A synthesis of the author's detailed studies of these forms of evil, this book offers a fresh approach to the understanding of the darker regions of human behaviour. If we wish to live in an open, democratic world in which each individual constructs his or her own experience and leads his or her own life in a spirit of respect for and solidarity with others, then we must understand the processes that lead in totally different directions, negating the individual's subjectivity and moral and physical integrity. Michel Wieviorka invites us to do just that in this highly topical and engaging book.
CHAPTER 1 Facing Evil. A sociological perspective
CHAPTER 2 An End to Violence
CHAPTER 3 Global Terrorism
CHAPTER 4 The Return of Racism
CHAPTER 5 The New Arena of the Social Sciences or, How to Raise the Level of Generalization.
PART 1 The Critique of the Subject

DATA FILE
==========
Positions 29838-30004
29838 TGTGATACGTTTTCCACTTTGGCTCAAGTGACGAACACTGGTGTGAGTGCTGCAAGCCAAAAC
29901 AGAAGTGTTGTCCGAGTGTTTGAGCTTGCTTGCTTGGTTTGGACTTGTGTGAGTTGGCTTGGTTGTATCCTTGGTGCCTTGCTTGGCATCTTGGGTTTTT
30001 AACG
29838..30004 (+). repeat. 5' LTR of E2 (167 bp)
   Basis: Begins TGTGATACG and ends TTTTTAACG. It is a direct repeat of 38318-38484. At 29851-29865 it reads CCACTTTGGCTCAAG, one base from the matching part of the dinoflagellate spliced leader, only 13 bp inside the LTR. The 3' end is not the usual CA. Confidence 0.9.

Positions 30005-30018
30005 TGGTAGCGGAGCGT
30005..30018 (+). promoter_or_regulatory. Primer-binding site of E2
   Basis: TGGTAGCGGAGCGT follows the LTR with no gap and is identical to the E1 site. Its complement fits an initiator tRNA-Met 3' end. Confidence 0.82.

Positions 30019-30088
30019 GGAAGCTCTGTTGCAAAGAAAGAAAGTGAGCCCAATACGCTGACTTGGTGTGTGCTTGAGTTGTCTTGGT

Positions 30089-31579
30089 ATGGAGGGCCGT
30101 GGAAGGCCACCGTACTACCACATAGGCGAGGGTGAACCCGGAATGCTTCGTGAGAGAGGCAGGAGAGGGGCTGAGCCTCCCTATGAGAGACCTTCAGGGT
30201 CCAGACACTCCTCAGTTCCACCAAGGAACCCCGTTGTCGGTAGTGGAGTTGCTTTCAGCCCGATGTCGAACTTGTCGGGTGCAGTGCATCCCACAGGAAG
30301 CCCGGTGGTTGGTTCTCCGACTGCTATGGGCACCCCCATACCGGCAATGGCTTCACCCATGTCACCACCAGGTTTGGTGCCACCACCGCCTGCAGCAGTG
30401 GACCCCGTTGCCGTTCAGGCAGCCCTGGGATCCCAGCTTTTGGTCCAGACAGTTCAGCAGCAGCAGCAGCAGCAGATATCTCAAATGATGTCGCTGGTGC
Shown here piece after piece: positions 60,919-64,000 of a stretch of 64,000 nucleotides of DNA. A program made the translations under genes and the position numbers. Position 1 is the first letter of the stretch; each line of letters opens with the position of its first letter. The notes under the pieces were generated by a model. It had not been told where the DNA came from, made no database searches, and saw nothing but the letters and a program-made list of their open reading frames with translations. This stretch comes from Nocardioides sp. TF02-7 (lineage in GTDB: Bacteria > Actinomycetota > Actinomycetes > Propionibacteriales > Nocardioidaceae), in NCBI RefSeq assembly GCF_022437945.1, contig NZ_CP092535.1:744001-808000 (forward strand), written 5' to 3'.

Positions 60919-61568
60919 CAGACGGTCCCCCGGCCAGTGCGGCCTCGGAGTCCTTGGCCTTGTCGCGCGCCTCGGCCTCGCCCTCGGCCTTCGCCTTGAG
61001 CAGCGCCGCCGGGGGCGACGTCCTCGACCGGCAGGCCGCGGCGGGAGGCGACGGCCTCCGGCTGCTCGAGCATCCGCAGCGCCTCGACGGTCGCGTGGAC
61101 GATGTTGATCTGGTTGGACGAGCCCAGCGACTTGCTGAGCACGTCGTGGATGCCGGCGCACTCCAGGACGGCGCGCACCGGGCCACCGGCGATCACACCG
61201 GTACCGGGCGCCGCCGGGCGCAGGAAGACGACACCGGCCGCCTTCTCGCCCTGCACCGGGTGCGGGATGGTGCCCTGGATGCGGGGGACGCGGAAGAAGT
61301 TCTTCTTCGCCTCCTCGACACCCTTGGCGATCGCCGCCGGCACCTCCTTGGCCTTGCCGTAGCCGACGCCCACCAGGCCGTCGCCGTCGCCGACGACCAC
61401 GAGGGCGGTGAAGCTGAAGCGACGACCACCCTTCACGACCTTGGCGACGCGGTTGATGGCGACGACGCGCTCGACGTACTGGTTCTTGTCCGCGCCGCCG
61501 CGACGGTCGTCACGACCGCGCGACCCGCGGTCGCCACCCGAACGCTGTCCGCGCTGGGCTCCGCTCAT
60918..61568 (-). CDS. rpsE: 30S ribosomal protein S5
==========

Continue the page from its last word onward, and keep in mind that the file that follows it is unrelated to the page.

PART 2 Thinking Globally
Review 31. . 'In this provocative and insightful book, Michel Wieviorka puts evil onto the agenda for the social sciences. He does this not by appealing to forces outside social life but by situating evil as an issue in social life. It is part of culturally informed understanding, sometimes directly linked to religion and sometimes not. And to ignore it in the name of objectivism is to lose touch with the world we inhabit.'
Craig Calhoun, New York University
'Michel Wieviorka thinks about evil without theology. Contemporary evil is social, Wieviorka contends, and he explains how social pathologies, no matter how heinous, must be explained in sociological ways. When unequal or repressive social structures undermine conditions for autonomy, evil actions provide opportunities for restoring the experience, no matter how illusory, of meaning and control. To fight evil we must create social justice – that is the message of this leading French sociologist today.'. Jeffrey C. Alexander, Yale University
'By reintroducing evil into social theory, Michel Wieviorka has undermined the indifference to human well–being that fed on its absence. By pulling on the thread of our universal liability to suffer he unravels the traditions of Marxist anti–humanism, Bourdieu's elimination of the Subject, and Foucault's "death of Man". Wieviorka is right to redirect us beyond the banality of evil and towards the conditions necessary for the global human Subject to thrive.'. Margaret Archer, École Polytechnique Fédérale de Lausanne